The Importance of Connection in Communication, with Karene Richards – Ep #46

Scientists and engineers are usually very adept in quantitative endeavors such as math and statistics. Despite having the skills to tackle high-level technical problems, many scientists don’t have as much training in other important areas such as communication. What can people do to recognize and improve these important skills in their own professional life?

Karene Richards is a women’s advocate and capital markets quantitative expert with over 15 years of success in the investment banking industry. She has the distinction of building the first Carbon Finance model for the World Bank. Karene also created a mortgage-backed security model that generated over $250 million in income.

Scientists are a fountain of innovation. They are on the leading edge of so many technologies and medical discoveries. It can be surprising to learn that connection and communication is one of the biggest difficulties for them. Karene Richards has both quantitative expertise and top-notch communication skills and hopes to help others in the science and technology fields learn the same.

Karene earned her undergraduate degree in Electrical Engineering from Howard University. After getting her Bachelor’s, Karene went on to get a master’s of Financial Mathematics and Statistics at Columbia University. 

What You’ll Hear On This Episode of When Science Speaks

  • [1:01] Introduction to Karene Richards
  • [3:49] The formative years of Karene
  • [7:45] How her quantitative expertise informs her work as a CEO
  • [10:25] How Karene’s skills in the management side inform her communication with other engineers
  • [12:15] Seeking to understand someone before trying to be understood, and the importance of connection in communication
  • [16:10] Innovation follows naturally after inclusion
  • [17:20] How Karene thinks communication in science can be improved
  • [22:42] What scientists can do to improve their perspective and communication with those outside the sciences
  • [27:20] Communication advice for listeners

Connect with Karene Richards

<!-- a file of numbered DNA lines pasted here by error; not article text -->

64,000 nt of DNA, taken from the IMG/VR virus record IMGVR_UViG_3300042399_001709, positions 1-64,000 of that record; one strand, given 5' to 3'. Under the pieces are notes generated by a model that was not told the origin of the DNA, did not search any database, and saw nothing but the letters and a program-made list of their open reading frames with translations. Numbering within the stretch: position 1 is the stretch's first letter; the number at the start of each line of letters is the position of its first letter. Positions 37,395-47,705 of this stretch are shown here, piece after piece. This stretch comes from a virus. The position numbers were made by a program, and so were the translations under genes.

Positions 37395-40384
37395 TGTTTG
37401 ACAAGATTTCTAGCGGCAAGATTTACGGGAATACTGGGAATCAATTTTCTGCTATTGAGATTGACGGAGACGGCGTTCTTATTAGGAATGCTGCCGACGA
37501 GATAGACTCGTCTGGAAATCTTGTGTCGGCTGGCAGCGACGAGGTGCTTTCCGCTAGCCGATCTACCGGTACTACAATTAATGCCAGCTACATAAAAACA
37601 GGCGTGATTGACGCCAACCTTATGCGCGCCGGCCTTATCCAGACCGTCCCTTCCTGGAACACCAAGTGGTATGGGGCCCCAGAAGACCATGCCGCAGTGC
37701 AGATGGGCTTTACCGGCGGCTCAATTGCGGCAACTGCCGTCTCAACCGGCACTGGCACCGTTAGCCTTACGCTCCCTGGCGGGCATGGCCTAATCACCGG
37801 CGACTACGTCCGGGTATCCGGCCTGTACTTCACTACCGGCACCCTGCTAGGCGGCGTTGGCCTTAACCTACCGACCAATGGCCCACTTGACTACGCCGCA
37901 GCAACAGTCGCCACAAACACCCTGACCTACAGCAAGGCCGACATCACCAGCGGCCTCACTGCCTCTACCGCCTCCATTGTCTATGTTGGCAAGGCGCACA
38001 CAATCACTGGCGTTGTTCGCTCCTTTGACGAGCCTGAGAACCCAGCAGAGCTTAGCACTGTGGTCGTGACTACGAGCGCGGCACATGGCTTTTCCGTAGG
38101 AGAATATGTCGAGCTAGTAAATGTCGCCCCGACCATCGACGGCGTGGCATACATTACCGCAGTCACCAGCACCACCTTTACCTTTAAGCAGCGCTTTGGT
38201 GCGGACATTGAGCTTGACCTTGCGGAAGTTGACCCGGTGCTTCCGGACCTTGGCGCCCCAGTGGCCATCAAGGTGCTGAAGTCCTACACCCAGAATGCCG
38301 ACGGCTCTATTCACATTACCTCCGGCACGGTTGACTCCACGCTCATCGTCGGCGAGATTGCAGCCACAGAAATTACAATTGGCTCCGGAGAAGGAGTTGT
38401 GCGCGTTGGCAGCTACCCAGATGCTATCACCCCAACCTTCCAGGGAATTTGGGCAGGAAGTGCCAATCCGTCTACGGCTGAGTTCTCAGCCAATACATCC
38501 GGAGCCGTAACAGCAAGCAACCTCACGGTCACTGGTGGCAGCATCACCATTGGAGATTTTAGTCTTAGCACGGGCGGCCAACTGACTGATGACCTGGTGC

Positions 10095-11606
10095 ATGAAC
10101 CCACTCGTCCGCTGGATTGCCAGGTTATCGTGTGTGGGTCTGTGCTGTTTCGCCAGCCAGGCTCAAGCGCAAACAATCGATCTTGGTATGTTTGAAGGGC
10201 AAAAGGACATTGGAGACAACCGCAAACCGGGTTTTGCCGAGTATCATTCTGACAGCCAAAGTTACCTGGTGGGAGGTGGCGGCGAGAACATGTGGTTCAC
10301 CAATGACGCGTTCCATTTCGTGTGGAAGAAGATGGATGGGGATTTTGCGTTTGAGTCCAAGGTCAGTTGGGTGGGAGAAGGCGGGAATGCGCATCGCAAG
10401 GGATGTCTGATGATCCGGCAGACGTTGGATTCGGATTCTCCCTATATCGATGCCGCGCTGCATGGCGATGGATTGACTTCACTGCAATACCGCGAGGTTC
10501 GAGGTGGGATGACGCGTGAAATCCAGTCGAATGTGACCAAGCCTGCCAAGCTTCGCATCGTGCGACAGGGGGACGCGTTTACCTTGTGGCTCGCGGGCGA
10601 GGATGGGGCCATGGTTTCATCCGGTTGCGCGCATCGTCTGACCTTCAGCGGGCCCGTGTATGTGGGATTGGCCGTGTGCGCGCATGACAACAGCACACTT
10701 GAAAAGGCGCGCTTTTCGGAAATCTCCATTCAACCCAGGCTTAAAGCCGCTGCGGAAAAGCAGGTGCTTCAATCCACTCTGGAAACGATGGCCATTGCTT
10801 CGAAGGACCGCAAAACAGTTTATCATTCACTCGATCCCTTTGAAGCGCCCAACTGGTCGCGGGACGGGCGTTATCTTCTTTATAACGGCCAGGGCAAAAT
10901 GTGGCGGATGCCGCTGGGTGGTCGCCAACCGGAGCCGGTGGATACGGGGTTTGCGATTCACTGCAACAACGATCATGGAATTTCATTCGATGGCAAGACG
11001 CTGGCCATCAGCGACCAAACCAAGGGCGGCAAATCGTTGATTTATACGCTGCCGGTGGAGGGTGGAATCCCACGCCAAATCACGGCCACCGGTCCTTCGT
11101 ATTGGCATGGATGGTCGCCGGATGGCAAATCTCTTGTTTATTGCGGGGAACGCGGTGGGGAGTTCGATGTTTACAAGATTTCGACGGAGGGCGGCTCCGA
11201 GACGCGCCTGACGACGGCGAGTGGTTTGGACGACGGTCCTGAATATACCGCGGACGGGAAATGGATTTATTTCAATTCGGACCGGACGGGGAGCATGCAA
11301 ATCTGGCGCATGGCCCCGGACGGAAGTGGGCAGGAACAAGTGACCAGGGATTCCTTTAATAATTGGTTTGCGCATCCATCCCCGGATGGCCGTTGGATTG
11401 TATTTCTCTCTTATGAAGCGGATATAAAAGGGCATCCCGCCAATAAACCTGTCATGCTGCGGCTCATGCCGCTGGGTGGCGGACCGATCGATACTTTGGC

Quantitative skills and effective communication

The daily routines, expectations, and skills needed in the life of a scientist can be very different from that of a CEO or other management position. Many people will only ever operate in only one of those areas. Things like quantitative analysis and high-level math lead to very different needs with regards to the connection between people. So what perspectives can we learn from someone who has lived in both worlds?

Karene has that experience. As she mentions in the episode, the analytical skills from her quantitative past can help her see the “bare bones” of the issues as a CEO. It also helps her to know what questions to ask and get to the real problem. Alternatively, when communicating, she has learned as a CEO to take into consideration how the person being communicated to will feel after the conversation because people tend to remember how they felt about a conversation more than the minute details of what was said.

The Importance of Connection

Communication between people, whether it by colleagues in science or business, is the key for successful completion of any project. Science can sometimes seem like it is in a bubble, and the personalities which are used to being buried in the work found in labs and theories are not typically trained to interact with non-experts about their research. What can we do to improve the communication and connection between scientists and investors or the public?

As Karene says in this week’s show, connection is easier when one tries to understand someone before trying to be understood. What that really says is that it is easier to convey a message or idea to someone else if you can try to understand them as a person first. Look at it from their point of view and try to boil your message down to one sentence. 

Learn more about Karene Richards and her successful career in science and business by listening in on this week’s episode of When Science Speaks.

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